Virginia City Deputy Nevada Territory Badge, Brass, Reversed Embossed.

  • $24.99 CAD

Virginia City Deputy Nevada Territory Badge, Brass, Reversed Embossed.



Picture Of Paden Tolbert (c. 1863 or 1870 – April 24, 1904) Was a 19th-Century American Law Enforcement Officer and Railroad agent.


He Was One Of The Leading Deputy U.S Marshals In The Indian Territory During The 1880s and 90s and Often Worked With Other Well-Known Lawmen Of His Time Including Bud Ledbetter, Heck Thomas and Bill Tilghman. He and His Brother John Tolbert Were Both Deputy Marshals Under "The Hanging Judge" Isaac Parker.


The position of sheriff is established by the Virginia Constitution, with the sheriff and his deputies having both civil and concurrent criminal jurisdiction countywide. Sheriff's terms are for four years and are not term-limited. Unlike other states, the Sheriff is not necessarily the chief law enforcement officer; in a city that has a police department, a Chief of Police has that distinction according to the statute. However, a sheriff is the chief law enforcement officer in any county. In such areas, the Chief of Police is the highest-ranking officer, such as in incorporated towns or cities.

Virginia is unique in that all cities are independent jurisdictions and are completely separate from any county. Thus, most cities (with few exceptions such as Poquoson and Franklin) have elected sheriffs, most of which focus on the court and jail operations. By law, sheriffs can enforce all the laws of the Commonwealth of the jurisdiction they serve. Some city sheriffs (such as Portsmouth and Newport News) also work alongside the city police in responding to calls and enforcing traffic violations.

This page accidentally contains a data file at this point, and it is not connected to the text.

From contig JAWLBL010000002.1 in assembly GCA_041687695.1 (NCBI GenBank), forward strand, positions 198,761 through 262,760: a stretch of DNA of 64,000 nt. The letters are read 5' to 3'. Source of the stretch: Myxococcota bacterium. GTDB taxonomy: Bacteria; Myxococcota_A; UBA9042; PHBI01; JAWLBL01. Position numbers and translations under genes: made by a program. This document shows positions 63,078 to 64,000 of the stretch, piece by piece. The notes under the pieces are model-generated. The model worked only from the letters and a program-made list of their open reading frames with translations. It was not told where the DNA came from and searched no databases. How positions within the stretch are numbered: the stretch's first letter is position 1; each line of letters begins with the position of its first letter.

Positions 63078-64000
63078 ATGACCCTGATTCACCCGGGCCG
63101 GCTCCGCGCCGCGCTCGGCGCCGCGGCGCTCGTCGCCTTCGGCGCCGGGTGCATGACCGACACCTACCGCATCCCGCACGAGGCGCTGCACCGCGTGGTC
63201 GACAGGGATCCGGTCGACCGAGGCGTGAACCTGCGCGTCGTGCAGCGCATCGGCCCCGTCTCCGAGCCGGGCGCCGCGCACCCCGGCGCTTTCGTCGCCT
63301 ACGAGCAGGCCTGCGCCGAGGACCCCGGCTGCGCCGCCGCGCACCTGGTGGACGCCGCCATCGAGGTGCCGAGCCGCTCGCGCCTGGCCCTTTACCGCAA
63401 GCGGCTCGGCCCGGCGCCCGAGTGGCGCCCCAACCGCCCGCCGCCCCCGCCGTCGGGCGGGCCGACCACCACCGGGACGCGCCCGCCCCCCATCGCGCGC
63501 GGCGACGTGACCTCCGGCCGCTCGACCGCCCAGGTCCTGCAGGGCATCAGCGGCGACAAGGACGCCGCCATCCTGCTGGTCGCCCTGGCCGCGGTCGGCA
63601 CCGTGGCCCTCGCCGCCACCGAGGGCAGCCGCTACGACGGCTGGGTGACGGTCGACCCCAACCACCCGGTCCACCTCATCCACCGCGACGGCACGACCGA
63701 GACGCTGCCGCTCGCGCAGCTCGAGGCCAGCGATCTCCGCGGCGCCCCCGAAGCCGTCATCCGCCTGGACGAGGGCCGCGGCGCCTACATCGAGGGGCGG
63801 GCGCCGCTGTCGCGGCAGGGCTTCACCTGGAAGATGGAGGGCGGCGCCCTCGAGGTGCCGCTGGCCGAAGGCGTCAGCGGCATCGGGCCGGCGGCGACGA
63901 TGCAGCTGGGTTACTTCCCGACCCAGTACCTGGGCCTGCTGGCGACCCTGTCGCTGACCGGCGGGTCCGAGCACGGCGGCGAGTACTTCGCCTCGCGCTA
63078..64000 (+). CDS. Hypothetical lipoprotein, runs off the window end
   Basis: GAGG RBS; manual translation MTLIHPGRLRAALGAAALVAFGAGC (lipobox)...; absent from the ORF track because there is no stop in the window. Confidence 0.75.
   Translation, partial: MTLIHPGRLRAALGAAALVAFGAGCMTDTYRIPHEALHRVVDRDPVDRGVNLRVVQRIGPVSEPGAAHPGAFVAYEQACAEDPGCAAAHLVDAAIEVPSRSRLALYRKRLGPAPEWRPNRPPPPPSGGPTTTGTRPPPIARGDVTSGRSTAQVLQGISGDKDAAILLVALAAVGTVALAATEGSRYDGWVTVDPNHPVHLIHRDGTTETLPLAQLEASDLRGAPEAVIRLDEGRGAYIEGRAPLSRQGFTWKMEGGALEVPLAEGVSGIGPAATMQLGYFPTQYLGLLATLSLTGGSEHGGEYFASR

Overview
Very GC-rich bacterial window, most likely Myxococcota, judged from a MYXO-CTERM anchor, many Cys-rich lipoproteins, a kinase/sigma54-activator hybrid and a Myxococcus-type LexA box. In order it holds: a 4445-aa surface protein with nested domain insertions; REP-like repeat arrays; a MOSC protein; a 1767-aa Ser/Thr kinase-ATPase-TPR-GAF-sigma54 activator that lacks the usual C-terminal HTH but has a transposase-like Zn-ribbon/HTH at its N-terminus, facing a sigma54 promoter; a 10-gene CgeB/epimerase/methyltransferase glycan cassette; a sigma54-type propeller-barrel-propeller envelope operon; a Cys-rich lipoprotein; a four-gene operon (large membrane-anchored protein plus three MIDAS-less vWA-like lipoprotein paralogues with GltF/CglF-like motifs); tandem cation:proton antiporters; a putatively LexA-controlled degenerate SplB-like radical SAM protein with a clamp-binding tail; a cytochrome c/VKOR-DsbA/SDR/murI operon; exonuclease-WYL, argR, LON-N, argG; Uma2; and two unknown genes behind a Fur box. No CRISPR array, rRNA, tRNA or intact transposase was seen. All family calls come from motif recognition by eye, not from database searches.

In cities such as Poquoson and Franklin, these cities grew out of a county and still use that county's sheriff for civil process and court services. Those sheriff's offices still have concurrent jurisdiction in those cities but do not generally exercise them, allowing the city police to handle criminal/traffic matters.

All sheriffs are responsible for the civil process, jails, serving levies and holding sheriff's sales to satisfy judgments.

Since 1983, when the General Assembly passed legislation allowing counties to establish police departments by referendum, only seven counties have done so. In most of those counties, such as Henrico and Chesterfield, the sheriff's offices exercise criminal enforcement authority sharing it with the county police, but generally, let the county police investigate most crimes.

The city of Williamsburg incorporated as a city from James City County in 1699. Prior to 1983, the sheriff's office handled all police functions for James City County while a sheriff performed court/jail functions for Williamsburg. When James City County established its county police department, that department operated under the county sheriff for two years before becoming a separate agency. Williamsburg's sheriff's office comprised only 8 personnel, it eventually merged with the county's sheriff's office to form the Williamsburg-James City County Sheriff's office.

Item Code - BUT1E278A1BCA

Width: 2 7/8"  Height: 3 1/4"  Depth: 1/4"  Weight: 33 g

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